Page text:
Barbara Roper is director of investor protection for the Consumer Federation of America and a member of the Securities and Exchange Commission’s Investor Advisory Committee.
What are the main provisions of the SEC rule for brokers, which goes into effect June 30, 2020? In theory, brokers—firms or individuals in the business of selling securities—are supposed to act in the customer’s best interest and are prohibited from placing their interests ahead of the customer’s interests. However, the SEC never defines “best interest.” And the rules are virtually identical to how Finra [the Financial Industry Regulatory Authority] interprets its existing standard for brokers to make “suitable” recommendations.
How will brokers handle disclosures and conflicts of interest? They have huge leeway to decide how to comply. They can provide boilerplate, vague disclosures about costs, conflicts of interest and other terms of the client relationship on the front end and delay providing details until after the transaction is complete. Brokers, along with investment advisers, must provide clients with a customer relationship summary (CRS) form, covering topics such as fees and services and stating the legal obligation to act in the investor’s best interest.
How are investment advisers affected? There’s a new interpretation of existing regulations for investment advisers, who are paid fees to provide advice, as opposed to making sales recommendations. The SEC makes clear that advisers don’t have to avoid even easily avoidable conflicts. Disclosure of a conflict is sufficient in virtually all circumstances. There has been a distinction that investment advisers have a fiduciary duty while brokers are subject to a weaker suitability standard. With this rule, both standards are weak, and neither requires your investment professional to do what’s best for you. This comes at a time when we’re seeing more conflicts because of the growing dominance of advisory accounts at firms that are registered as both broker-dealers and investment advisers.
Do you anticipate additional rulemaking regarding fiduciary standards? Virtually all Democrats in the House of Representatives recently voted for an amendment to prohibit the SEC from spending money to implement its regulations. Odds are long that the amendment will pass in the Senate, but if a Democrat is elected president in 2020, the new administration will likely reopen and revise the rule. The Department of Labor has indicated that it intends to create a rule covering retirement accounts this year, pegged to the SEC’s regulation. There’s room for the DOL’s rule to be more concrete and meaningful, but I’m not holding my breath. At the state level, Massachusetts, Nevada and New Jersey are working on rules that require brokers and advisers to adhere to a strong fiduciary standard.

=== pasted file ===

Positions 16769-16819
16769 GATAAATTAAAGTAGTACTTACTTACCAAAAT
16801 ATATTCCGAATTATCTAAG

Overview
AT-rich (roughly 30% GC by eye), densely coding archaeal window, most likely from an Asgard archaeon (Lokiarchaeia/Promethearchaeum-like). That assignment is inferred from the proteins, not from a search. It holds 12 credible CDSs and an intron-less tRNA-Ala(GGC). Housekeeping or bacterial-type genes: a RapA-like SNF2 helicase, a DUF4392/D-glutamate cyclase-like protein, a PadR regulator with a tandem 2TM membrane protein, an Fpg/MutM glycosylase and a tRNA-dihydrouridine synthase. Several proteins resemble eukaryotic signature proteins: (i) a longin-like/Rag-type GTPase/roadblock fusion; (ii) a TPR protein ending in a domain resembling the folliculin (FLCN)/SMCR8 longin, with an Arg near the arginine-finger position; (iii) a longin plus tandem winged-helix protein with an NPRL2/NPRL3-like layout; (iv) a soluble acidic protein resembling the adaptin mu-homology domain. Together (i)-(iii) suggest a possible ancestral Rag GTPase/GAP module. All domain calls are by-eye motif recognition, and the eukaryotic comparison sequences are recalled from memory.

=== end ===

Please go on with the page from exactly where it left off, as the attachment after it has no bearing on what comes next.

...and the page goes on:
How can I find an adviser who will act in my best interest? Look for advisers who have structured their businesses to minimize conflicts of interest. You can find them among fee-only financial planners through the National Association of Personal Financial Advisors (opens in new tab).
As of June 30, 2020, the CFP Board will begin enforcing a new standard that holds certified financial planners to a fiduciary duty for all the financial advice they dispense. Under the current standard, CFPs have a fiduciary duty when they engage in financial planning but not more generally when giving advice. The CFP obligation is stronger than the SEC’s standard.
Anything else I can do? Ask the adviser to sign a fiduciary oath (you can download one at thefiduciarystandard.org (opens in new tab)). It documents the agreed-upon standard of conduct in case you get into a dispute, and it’s a way to separate the wheat from the chaff because non-fiduciary advisers won’t want to go near it. You can also look for firms with Centre for Fiduciary Excellence (opens in new tab) certification (CEFEX). These firms have agreed to adhere to fiduciary best practices and undergo audits to ensure that they are doing so.
Lisa has spent more than15 years with Kiplinger’s Personal Finance and heads up the magazine’s annual rankings of the best banks, best rewards credit cards, and financial-services firms with the best customer service. She reports on a variety of other topics, too, from retirement to health care to money concerns for millennials. She has shared her expertise as a guest on the Today Show, CNN, Fox, NPR, Cheddar and many other media outlets around the nation. Lisa graduated from Ball State University and received the school’s “Graduate of the Last Decade” award in 2014. A military spouse, she has moved around the U.S. and currently lives in the Philadelphia area with her husband and two sons.
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